Gene: “Hi, I’m Equispace.”

It has reached the point, in the world of turf writing, that a Twitter handle is a far simpler introduction than a person’s name. Score one for @JoeDepaolo and Mike MacAdam.

Taste of the World


I was able to catch up with a lot of old, and new, friends on this trip. I shared a laugh with Brian Zipse, Molly Jo Rosen, Penelope Miller, as well as the aforementioned DePaolo, MacAdam, Brooklyn Backstretch and Equispace to name a few.

Later that night, after an evening of fine dining at the Breeders’ Cup Taste of the World event, which featured food and drink sponsored by Grey Goose, blurrily followed by the infamous after party, well, it’s no wonder that my Friday morning backstretch visit was even fuzzier than the previous day’s effort.

Still, I trucked on through the morning gathering quotes and completed my notes, as well as a feature on Excaper, from the comfort of the Churchill Downs press box. In addition, I stopped by the Dale Romans barn to ask a few questions about future Ontario stallion, Court Vision. I was in no state to recognize it at the time, but Romans was providing me with Friday’s edition of hindsight handicapping.

“It’s a good group of horses, but he’s doing super,” said Romans. “Robby (Albarado) worked him Sunday and said he’s working as well as he ever has in his life. I think he’s going to do okay. He’ll drop back and come running. He’ll just have to run ‘em down.”

More on Court Vision a bit later, needless to say, it gets worse.

* As a side note to organizers, I would highly recommend having a Friday morning brunch sponsored by Advil following next year’s pre-BC festivities.

Friday, which started out dull and grey, quickly warmed up and eventually improved to sunny by the time Secret Cirle romped the Juvenile Sprint. My first post-race assignment, re-capping the efforts of Woodbine-based horses, would be the Juvenile Fillies Turf. Three of the fillies - Dayatthespa, Stephanie’s Kitten and Hard Not to Like – raced at Woodbine in the Grade 3 Natalma Stakes won by Northern Passion, who skipped the turf to try her luck in the Juvenile Fillies.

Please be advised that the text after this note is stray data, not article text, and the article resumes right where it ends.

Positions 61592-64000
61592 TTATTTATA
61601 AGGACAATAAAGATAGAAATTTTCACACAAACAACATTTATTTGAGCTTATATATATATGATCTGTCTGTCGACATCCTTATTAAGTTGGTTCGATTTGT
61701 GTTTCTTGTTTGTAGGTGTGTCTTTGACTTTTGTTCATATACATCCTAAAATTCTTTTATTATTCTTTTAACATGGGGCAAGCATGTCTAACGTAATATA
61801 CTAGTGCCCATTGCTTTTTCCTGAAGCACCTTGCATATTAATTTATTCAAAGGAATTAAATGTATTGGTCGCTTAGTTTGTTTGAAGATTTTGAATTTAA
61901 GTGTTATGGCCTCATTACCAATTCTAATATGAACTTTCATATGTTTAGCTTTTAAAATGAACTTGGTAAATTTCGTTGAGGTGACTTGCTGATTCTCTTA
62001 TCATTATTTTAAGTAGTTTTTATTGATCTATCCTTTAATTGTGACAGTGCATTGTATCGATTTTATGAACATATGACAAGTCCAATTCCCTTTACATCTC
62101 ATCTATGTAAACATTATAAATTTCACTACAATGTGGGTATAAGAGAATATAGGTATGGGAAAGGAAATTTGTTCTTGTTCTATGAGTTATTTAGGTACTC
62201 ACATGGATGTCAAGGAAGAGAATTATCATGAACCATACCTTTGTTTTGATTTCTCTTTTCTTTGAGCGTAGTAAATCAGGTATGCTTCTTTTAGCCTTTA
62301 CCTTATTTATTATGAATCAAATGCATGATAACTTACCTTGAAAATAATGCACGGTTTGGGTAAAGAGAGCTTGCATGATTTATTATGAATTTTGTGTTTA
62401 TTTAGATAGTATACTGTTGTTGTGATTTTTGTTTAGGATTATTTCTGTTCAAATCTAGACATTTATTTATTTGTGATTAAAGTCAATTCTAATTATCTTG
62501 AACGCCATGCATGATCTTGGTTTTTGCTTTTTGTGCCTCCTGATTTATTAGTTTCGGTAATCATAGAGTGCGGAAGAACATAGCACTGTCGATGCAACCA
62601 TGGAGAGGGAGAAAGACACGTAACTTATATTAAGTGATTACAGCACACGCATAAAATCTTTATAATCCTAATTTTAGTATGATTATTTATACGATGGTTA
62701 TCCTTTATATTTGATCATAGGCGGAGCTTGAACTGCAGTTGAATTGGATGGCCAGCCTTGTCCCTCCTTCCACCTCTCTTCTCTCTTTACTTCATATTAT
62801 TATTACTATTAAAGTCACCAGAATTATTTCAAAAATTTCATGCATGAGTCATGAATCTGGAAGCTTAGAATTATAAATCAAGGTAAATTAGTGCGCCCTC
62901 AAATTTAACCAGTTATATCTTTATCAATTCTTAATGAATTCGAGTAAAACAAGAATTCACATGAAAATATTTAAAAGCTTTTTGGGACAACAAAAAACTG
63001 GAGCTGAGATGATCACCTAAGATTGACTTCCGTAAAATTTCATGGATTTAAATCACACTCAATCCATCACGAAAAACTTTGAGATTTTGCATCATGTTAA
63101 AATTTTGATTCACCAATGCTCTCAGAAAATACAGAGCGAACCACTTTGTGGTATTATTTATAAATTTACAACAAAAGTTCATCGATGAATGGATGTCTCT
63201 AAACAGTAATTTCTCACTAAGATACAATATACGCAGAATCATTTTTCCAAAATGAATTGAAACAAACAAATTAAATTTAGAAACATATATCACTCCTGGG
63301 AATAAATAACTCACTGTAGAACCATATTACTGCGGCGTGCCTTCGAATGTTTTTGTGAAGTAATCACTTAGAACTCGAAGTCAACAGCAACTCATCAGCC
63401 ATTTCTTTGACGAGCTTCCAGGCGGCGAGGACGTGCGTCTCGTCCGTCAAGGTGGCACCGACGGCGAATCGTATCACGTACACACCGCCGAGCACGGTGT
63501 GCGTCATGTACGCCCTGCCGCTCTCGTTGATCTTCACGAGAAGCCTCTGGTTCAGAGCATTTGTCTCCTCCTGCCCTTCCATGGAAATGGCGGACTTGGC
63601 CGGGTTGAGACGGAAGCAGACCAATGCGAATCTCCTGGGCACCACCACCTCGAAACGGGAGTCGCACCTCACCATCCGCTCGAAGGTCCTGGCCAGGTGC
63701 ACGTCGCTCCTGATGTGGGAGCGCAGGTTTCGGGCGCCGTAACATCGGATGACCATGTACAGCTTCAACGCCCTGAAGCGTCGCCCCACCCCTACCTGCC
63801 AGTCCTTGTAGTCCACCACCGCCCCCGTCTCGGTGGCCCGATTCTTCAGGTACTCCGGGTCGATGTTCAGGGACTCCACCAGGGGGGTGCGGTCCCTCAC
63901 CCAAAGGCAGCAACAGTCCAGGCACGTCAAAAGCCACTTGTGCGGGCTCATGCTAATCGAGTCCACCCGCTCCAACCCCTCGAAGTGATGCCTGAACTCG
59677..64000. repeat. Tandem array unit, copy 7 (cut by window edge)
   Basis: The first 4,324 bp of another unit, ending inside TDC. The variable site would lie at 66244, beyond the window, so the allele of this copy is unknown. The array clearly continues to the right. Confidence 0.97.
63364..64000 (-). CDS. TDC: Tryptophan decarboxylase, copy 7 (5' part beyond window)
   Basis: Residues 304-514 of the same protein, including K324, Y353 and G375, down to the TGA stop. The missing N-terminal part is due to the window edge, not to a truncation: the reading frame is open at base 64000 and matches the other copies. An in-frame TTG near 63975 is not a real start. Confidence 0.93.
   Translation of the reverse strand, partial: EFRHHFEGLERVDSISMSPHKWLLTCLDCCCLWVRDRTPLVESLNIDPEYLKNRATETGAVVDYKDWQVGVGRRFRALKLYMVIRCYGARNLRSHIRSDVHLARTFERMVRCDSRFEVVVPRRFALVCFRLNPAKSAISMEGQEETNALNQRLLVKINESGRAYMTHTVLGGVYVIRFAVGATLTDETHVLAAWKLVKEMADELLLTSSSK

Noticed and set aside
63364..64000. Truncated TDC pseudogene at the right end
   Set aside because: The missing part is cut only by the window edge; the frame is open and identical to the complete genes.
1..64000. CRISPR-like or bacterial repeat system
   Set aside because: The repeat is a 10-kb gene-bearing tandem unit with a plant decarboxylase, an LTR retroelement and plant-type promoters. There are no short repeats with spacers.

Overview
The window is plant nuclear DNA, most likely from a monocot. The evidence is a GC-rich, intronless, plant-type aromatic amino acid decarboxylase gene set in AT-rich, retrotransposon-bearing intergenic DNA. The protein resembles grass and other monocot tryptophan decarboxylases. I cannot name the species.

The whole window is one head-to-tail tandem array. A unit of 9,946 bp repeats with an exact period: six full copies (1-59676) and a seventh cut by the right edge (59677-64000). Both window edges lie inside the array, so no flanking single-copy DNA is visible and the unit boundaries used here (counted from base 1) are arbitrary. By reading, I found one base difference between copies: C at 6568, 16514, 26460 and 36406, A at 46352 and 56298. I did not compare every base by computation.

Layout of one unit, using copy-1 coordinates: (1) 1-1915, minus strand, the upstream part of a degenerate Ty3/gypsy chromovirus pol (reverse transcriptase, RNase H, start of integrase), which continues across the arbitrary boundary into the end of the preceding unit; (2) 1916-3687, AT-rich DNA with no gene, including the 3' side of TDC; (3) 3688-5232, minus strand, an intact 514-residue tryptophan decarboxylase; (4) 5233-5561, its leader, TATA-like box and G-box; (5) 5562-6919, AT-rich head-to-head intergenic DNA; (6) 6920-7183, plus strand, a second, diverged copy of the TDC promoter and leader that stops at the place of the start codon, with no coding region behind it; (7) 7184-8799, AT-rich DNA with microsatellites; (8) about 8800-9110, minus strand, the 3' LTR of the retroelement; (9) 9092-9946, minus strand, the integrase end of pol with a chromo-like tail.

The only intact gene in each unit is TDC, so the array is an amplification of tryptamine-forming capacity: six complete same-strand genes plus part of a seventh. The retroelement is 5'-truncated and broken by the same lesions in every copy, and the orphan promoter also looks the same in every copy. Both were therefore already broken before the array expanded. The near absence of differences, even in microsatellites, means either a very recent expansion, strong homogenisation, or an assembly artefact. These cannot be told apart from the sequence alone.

Famous Twin Spires


I’ve been keeping tabs on Hard Not to Like for some time. I wrote a blog post, Run ‘Lila’ Run, about her back in September after she beat the boys in the prep for the Summer Stakes. The Hard Spun filly is easy on the eyes and I made my way to the paddock for a closer look. The Gail Cox trainee looked as good as expected, but lost ground out of the gate and suffered through a wide trip under jockey Mike Smith. The jock urged her into contention through the far turn, but she gave too much, too early, and raced home fifth.

As Hard Not to Like’s day came to an end, my on-track experience was launched. I gathered more quotes from Cox, snapped photos and quickly headed back to the press box to file a story on the Woodbine website. While I typed, Musical Romance won the Filly & Mare sprint, and I completed the task in time to head back to the finish line to watch Northern Passion.

This was my Friday. Watch, recap, repeat. I stood on the press box terrace and watched, in awe, as Perfect Shirl was tipped off the rail by John Velazquez and guided home in front with such subtlety that even track announcer Trevor Denman didn’t pick her up until it was nearly too late.

Perfect Shirl wins the Filly & Mare Turf


As I completed my recap of Attfield’s first ever Breeders’ Cup score, Royal Delta, a horse I watched outclass a solid field in the Grade 1 Alabama at Saratoga earlier this year, went about making herself an $8.5-million mare, with a stunning score in the Ladies Classic.

By the time I arrived home to the Galt later that night, via shuttle, I was exhausted. But all my friends were there and they’re going out. They asked, but I persevered. Instead of going out, I called Warren Byrne at Park Stud to talk about Court Vision so I could complete Saturday’s feature a day in advance. Boy, am I smart!

Byrne was prophetic.

“I’d be ecstatic if he could place,” said Byrne, instrumental in bringing Court Vision to stand in Ontario. “He’s up against it. He’s six-years-old and he’s been running since September of his two-year-old year without any significant break. Stranger things have happened.”

Boy, am I stupid! I stayed up late writing that feature, patted myself on the back and then placed a grand total of $0 on Court Vision who would shock the Breeders’ Cup Mile at odds of 64-1.

Ernie Munick's brilliant video captures the sights and sounds of the Breeders' Cup